This is easy. Swamiji talked about small acts of kindness – like feeding the pigeons. I think, I’ll begin with that. Men will take care of men. Who will worry about these poor creatures? Need to check on this avian flu, though.
No later entries found on the subject.
Once in a while, when the thought of doing good enters one’s mind it is best done without a second thought; given a little time the rational mind asserts itself to successfully dissuade one from actualizing it.
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Credits: Image from nafisustain.com
A Sufi story on serving others tells of a man who prayed continually for the awareness to succeed in life.
Then one night he dreamed of going into the forest to attain understanding.
The next morning he went into the woods and wandered for several hours looking for some sign that would provide answers.
When he finally stopped to rest, he saw a fox with no legs lying between two rocks in a cool place.
Curious as to how a legless fox could survive, he waited until sunset when he observed a lion come and lay meat before the fox.
“Ah, I understand,” the man thought. “The secret to success in life is to trust that Creation will take care of all my needs. I don’t need to lose sleep on providing for myself. All I have to do is totally surrender to my all-sustaining Creator.”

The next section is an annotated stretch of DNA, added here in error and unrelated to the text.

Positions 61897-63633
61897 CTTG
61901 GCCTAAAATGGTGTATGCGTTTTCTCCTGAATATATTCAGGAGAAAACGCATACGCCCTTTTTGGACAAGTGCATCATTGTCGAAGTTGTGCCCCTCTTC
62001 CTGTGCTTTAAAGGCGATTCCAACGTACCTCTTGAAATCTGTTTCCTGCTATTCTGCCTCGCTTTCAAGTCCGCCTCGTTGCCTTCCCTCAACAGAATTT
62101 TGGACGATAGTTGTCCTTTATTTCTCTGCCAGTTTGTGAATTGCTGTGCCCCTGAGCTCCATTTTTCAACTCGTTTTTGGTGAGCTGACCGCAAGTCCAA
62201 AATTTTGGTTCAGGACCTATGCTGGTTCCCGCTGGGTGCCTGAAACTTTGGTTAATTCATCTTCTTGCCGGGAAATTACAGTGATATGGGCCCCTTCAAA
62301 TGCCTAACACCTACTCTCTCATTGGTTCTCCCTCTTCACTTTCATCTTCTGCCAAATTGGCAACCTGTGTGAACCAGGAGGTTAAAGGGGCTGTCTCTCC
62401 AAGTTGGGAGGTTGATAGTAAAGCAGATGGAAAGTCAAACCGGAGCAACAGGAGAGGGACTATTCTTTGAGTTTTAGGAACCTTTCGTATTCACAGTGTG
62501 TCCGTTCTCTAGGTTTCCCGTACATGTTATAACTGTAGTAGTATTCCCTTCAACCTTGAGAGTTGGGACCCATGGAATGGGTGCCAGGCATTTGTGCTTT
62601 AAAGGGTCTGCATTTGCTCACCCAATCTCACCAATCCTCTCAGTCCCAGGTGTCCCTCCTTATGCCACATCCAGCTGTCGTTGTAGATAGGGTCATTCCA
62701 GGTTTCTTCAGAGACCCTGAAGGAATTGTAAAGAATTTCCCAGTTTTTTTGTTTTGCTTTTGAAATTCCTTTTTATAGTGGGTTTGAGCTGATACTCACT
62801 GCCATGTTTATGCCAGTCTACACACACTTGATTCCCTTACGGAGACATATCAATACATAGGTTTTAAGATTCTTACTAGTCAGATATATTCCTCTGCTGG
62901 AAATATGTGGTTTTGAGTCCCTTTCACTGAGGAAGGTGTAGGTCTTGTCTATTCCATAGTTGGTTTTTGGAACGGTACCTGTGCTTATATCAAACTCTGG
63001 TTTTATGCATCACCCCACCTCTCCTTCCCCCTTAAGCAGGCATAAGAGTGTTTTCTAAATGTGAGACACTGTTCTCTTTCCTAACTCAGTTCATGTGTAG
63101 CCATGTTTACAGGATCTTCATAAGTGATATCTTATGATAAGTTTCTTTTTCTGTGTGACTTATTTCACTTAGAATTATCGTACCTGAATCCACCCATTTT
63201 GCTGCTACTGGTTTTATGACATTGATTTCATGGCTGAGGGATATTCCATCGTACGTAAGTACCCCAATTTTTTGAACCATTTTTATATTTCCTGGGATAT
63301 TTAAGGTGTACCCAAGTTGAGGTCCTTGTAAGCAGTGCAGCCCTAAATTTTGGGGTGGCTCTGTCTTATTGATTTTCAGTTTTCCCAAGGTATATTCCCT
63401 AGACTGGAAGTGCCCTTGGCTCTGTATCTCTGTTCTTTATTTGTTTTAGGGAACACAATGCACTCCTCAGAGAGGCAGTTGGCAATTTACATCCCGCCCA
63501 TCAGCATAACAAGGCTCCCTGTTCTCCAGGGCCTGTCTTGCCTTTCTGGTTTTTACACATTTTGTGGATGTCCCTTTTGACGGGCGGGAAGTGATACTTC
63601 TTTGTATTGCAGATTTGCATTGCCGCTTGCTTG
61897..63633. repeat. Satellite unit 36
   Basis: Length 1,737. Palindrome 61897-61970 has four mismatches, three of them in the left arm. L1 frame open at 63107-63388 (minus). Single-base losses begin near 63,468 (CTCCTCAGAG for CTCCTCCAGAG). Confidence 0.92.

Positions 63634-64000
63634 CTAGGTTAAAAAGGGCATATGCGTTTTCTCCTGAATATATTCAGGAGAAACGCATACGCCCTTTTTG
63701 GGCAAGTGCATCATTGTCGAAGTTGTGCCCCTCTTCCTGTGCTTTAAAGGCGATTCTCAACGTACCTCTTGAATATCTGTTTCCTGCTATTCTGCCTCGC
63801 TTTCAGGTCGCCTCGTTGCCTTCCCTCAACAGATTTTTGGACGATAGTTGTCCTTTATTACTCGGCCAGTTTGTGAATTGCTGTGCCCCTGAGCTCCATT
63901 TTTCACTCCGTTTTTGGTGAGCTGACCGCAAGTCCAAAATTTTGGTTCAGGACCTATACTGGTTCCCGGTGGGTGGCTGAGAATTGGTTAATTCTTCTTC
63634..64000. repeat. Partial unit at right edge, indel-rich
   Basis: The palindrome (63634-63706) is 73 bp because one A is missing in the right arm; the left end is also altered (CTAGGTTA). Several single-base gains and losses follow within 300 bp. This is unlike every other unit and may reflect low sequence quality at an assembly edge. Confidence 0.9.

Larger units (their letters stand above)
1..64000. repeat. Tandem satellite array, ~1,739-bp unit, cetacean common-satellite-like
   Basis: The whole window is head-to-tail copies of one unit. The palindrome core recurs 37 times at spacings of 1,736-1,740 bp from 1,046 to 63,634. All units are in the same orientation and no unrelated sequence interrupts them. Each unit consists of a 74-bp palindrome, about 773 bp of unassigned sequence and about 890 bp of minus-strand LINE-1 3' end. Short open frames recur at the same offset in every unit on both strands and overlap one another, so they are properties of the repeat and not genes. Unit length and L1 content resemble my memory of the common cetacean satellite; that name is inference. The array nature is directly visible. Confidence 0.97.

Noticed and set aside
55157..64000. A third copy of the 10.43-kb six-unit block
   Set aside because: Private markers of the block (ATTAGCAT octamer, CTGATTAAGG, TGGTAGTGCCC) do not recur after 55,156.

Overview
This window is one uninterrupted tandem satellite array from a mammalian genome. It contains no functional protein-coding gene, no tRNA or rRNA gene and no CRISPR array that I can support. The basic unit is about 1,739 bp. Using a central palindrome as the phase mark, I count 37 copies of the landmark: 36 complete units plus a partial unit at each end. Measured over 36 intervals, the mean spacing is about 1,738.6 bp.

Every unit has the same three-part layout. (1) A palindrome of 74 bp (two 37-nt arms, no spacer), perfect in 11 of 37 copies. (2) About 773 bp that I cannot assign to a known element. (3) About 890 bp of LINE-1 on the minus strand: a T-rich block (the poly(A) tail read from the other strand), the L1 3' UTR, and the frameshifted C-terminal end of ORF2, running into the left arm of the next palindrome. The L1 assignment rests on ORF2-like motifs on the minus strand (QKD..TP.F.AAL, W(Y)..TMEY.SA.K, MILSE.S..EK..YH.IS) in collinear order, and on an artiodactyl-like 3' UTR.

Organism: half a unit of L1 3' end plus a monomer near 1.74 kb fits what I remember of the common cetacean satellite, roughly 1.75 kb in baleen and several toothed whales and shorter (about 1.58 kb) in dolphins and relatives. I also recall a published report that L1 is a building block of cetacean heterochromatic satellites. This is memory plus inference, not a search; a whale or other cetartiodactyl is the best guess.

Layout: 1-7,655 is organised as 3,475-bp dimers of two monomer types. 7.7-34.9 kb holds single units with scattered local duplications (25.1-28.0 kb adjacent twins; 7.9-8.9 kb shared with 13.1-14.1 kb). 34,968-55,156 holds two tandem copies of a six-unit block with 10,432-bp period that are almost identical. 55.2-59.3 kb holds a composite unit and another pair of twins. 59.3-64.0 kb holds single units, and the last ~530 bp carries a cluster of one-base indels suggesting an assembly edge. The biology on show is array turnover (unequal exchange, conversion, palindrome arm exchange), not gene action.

Two weeks later, weakened and starving, the man had another dream.
In it he heard a voice say, “Fool. Be like the lion, not like the fox.”
Story from read.goodweb.cn pointed to by mirthandmotivation.com/ and image from fineartamerica.com
‘You want to tell me something?’
‘Yes…I must confess, I’m not religious.’
‘That’s not unusual.’
‘So much disease, deprivation, hate, chicanery, crime, and wars… killing innocents all around.
Not sure if anyone is in charge here. This cannot be god’s – if there’s one – creation. I don’t believe in god, worship or prayer.’
‘You’ve a point.’
‘I don’t believe in karma and rebirth…and, in swarga (heaven), narak (hell) or moksha (eternal salvation). Life is here and now. Who has seen after-life?’
‘So much you don’t believe in. You believe in anything…anything at all?’
‘Not sure if I do. With so much suffering, inequities…’
‘Alright – is there anything you want to believe in?’
‘Well, if you put it that way…in goodness of man, perhaps, whatever is left.’
‘That’s here, not other-worldly and a good enough religion to go after, my friend.’